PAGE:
ETL vs ELT: Which data integration practice is right for you

ETL and ELT are common data integration practices that are extensively used in data science and business intelligence. While leading enterprises use both approaches, you might be wondering what is the difference between ETL and ELT?

Find out which data integration practice is right for you in this head-to-head ETL vs ELT comparison.

What is ETL?

ETL, which stands for Extract, Transform, and Load, is one of the most popular data integration and pipelining processes. In ETL, unstructured data is first extracted from its source and moved to a staging area. Once data is cleaned, validated, and made compatible with the new system, it is loaded into the target environment to gain analytical insights.

Key benefits of ETL


ETL is known for being a stable and fast solution that can cater to pre-defined use cases. Since data is already structured and transformed before loading, it leads to stable operations.

Compliance fulfillment

Additionally, the ETL process makes it easier to comply with standards like GDPR, HIPPA, and CCPA. This is due to the flexibility provided by ETL, as users can easily omit sensitive data before loading it to a target system.

When to use ETL?

In ETL, the extracted data is only loaded to the data warehouse from the processing server after it has been transformed. This makes it ideal for processing data sets that need extensive transformation or when you need to restrict loading specific data to the target environment. For instance, consider the example of Online Analytical Processing (OLAP) data warehouses, in which only relational SQL-based structures are accepted.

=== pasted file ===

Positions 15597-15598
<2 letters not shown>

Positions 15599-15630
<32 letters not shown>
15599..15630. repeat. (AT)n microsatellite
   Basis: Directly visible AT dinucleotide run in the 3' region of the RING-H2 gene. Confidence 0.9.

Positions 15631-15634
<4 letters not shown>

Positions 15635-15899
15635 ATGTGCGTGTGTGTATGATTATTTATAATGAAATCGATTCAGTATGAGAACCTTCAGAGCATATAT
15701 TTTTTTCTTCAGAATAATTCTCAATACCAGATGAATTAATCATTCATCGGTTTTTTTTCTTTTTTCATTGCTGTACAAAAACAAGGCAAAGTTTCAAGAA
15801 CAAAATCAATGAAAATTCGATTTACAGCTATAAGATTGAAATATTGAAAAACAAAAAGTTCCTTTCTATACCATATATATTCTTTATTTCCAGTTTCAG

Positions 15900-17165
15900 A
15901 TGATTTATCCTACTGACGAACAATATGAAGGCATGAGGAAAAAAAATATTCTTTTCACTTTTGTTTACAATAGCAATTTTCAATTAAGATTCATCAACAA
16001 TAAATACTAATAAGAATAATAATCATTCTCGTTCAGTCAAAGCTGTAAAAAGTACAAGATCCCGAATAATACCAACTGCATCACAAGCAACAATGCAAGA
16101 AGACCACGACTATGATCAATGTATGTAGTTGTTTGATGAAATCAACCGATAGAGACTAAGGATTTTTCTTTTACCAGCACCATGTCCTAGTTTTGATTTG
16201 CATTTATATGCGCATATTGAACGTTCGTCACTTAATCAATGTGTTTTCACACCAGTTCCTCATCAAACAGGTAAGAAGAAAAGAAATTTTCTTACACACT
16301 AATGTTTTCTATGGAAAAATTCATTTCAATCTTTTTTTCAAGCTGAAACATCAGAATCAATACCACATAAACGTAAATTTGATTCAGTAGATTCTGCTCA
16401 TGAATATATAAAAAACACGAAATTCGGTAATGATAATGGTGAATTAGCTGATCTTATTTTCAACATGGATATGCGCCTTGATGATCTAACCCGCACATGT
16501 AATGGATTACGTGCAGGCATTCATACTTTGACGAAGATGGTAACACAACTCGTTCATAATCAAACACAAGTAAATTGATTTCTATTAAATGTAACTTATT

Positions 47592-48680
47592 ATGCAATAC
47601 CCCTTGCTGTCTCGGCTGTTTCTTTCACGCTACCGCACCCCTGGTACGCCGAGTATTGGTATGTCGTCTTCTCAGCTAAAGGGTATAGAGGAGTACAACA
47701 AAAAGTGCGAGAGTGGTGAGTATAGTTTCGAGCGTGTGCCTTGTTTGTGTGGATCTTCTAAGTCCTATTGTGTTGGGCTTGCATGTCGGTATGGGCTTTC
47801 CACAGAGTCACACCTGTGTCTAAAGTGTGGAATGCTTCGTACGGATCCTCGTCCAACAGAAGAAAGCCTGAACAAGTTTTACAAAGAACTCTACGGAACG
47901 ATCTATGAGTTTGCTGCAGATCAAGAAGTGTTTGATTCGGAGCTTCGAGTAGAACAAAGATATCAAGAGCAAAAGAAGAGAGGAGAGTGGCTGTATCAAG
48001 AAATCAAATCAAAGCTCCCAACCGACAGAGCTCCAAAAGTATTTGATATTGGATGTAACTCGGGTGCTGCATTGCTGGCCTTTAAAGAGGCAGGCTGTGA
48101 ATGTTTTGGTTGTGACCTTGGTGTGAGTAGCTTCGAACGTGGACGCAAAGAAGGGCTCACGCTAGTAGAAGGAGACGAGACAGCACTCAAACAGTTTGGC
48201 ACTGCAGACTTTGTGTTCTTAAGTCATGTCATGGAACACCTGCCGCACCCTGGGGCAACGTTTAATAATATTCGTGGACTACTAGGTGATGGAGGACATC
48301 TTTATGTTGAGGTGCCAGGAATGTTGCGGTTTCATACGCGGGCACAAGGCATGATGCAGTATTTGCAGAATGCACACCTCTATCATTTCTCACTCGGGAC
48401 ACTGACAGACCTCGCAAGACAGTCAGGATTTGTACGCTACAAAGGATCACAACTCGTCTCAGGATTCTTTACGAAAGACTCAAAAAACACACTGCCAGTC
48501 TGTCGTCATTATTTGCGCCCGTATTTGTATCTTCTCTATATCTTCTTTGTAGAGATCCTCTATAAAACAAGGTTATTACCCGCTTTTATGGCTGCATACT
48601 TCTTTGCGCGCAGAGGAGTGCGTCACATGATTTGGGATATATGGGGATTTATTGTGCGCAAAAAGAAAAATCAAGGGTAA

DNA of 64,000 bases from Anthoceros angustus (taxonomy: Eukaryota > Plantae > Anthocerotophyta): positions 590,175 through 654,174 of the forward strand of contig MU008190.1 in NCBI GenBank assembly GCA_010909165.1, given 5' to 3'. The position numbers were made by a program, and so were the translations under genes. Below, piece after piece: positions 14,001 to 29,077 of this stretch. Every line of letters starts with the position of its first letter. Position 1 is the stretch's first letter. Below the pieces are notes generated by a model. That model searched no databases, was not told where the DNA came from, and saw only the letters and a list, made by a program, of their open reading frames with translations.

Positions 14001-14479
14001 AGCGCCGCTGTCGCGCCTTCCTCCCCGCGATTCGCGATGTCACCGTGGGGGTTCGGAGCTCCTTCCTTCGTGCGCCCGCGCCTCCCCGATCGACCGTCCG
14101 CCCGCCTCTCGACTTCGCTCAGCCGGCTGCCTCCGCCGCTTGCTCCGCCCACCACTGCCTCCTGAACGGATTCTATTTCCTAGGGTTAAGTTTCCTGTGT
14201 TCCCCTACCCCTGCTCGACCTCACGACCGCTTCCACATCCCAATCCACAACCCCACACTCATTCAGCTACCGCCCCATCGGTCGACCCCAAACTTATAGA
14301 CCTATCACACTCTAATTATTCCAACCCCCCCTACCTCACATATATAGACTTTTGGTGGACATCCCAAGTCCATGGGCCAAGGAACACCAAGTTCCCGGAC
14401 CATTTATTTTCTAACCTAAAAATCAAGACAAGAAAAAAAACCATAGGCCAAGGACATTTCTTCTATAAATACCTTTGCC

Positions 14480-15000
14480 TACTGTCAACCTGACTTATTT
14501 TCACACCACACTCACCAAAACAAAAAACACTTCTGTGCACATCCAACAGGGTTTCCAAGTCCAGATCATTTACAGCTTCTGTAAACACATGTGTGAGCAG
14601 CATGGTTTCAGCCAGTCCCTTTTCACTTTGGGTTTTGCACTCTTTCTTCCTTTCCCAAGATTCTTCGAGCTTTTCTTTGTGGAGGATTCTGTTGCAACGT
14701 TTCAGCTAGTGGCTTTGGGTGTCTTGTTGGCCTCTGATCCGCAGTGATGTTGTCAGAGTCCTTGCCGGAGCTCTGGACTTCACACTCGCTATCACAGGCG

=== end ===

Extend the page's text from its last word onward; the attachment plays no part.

What is ELT?

Extract, Load, and Transform, commonly known as ELT, first pulls unstructured data from its source, loads it to the new system as-is, and then performs transformative operations.

In ELT, vital operations like data cleansing, transformation, and enrichment occur in the data warehouse, making it easier for users to make multiple transformations to the raw data.
ELT is a newer concept that has evolved due to scalable cloud-native warehouse support. For example, cloud-based data warehouses like Snowflake, Azure, and Redshift have provided the needed digital infrastructure for storing and transforming data faster.

Key benefits of ELT


ELT provides the flexibility to explore the entire data set (including real-time data) without overheads. This is because users can get all kinds of data analysis without loading additional data sets.

Easy of maintenance

Due to its robust appeal, ELT processes are easier to maintain and require lower fulfillment expenses. Modern ELT tools undertake automated cloud-based transformation, which further lowers the overall cost.

When to use ELT?

Since ELT can handle diverse data sets, it is mostly used for processing structured and unstructured data in large volumes. When data latency is a concern, ELT is mostly preferred as multiple transformational operations can be performed to obtain instant analytics. That’s why ELT is often implemented in a cloud-native environment that demands low maintenance and can perform frequent transformation operations efficiently.

What is the difference between ETL and ELT?